Viewed – 29 Jan 2010  Blu-ray

Dario Argento’s iconic 1976 gothic horror is probably one of the most unique and influential horror movies ever made, forming the inspiration for countless horror movies that followed, including John Carpenter’s legendary Halloween.  Following the story of a young ballet dancer (Jessica Harper) as she attends a prestigious German dance academy, and soon stumbles upon a secret witches coven.  Yet this very basic premise is only half of the appeal of Suspiria, as it is probably the most striking looking movie I’ve ever seen.  Inspired by dreams, fairy tales and  gothic imagery, Argento’s most celebrated work is a treat both for the eyes and even more importantly, the ears with Goblin’s oppressive, freaky soundtrack overwhelming the movie to near bursting point.

I have seen this one many times and it is definitely a favourite of mine in the horror genre, and the murder set-pieces are among the director’s best, with a shocking, intense and hardcore opening that once seen is not easily forgotten.  Over the years I guess it’s impact has been diluted somewhat, the acting remains amateurish and the characters wafer-thin, but as with any Dario Argento film, the actors are not really the focus, and the camera work, beautiful set-design and near-artisitic violence still dazzle to this day.

The newly released Blu-ray from Cine-Excess is a mixed bag.  Sound wise it is something to behold, with a faithfully restored version of the original score reproduced to stunning effect in DTS HD Master Audio.  The image quality is less impressive, that while for the most part seems cleaner and a lot more colourful than previous DVD editions, seems marred by overly high contrast, making some scenes look excessively bright, with skin tones especially suffering.  On repeated viewings however the high-art style of the movie certainly suits the intense colour scheme and many of the set-pieces are given a new lease of life.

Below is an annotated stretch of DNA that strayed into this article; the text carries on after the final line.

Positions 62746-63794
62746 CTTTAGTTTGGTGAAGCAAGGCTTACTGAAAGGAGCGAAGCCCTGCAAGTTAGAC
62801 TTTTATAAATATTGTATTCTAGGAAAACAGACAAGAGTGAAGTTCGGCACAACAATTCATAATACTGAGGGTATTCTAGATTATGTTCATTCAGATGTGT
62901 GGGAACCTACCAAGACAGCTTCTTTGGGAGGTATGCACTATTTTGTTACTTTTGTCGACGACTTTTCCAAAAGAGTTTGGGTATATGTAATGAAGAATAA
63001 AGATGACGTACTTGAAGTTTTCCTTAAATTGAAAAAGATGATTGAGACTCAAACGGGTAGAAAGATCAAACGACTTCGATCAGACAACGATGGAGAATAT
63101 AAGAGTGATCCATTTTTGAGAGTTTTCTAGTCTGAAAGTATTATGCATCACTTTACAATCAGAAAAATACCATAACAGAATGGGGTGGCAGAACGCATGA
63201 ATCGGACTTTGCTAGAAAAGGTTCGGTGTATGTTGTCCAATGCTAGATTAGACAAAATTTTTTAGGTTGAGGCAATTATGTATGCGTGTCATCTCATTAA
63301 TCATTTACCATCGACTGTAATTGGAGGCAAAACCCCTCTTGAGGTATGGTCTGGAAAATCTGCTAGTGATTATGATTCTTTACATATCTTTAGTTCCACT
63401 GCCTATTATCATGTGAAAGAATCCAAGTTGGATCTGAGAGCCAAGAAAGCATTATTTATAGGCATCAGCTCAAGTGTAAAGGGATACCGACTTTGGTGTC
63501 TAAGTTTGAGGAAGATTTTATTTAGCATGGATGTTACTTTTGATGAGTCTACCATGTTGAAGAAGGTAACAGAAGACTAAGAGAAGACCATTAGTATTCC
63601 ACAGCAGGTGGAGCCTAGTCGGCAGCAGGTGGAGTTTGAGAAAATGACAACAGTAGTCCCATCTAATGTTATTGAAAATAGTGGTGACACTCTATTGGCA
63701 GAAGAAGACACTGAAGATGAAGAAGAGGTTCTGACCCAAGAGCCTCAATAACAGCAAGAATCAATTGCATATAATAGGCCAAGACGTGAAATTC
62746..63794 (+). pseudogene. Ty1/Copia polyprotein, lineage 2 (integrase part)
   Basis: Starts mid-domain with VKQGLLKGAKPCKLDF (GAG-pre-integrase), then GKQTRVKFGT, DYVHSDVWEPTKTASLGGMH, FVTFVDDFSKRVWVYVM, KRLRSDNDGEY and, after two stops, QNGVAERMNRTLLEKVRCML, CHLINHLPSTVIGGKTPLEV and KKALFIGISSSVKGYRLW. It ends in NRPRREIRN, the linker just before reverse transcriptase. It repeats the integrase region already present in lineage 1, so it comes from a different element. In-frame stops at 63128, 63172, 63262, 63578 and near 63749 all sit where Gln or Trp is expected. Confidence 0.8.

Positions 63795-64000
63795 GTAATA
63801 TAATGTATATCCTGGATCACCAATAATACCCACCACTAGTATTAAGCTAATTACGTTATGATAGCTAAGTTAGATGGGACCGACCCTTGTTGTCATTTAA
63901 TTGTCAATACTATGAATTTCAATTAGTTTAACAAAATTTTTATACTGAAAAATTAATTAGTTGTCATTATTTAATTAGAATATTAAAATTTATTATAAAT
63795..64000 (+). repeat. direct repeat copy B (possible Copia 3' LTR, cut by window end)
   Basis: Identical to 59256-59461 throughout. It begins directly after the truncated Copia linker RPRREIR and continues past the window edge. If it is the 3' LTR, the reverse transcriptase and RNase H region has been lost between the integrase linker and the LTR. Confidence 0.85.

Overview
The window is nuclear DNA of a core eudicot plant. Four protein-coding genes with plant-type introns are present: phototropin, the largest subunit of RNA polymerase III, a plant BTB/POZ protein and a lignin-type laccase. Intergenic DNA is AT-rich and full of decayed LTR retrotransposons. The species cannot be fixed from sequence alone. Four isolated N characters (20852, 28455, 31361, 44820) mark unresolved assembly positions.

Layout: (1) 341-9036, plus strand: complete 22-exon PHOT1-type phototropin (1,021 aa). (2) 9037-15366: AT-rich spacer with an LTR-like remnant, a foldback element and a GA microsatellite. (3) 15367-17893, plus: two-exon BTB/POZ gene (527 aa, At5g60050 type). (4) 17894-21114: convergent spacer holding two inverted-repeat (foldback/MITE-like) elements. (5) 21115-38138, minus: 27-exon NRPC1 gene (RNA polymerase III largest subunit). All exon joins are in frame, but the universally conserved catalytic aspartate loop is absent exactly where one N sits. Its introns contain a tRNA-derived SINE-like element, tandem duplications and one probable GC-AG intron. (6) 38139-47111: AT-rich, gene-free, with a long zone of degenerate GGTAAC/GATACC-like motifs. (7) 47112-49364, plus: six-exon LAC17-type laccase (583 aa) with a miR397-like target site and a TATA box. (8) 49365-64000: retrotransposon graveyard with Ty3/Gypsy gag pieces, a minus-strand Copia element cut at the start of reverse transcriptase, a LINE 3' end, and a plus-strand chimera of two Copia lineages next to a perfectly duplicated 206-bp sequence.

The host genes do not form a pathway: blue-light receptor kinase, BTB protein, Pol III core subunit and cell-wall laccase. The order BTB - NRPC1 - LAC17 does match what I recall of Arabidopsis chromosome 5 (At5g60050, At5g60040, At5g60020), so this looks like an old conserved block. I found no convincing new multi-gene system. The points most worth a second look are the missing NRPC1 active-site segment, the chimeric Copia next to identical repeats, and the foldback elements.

Extras consist of a very informative and funny commentary by horror enthusiast Kim Newman and Argento-file Alan Jones, as well as a new documentary and interviews – making this still a worthy package for fans and newcomers alike.  Just a shame the new HD print couldn’t have been a little better handled.

Verdict:  4 /5

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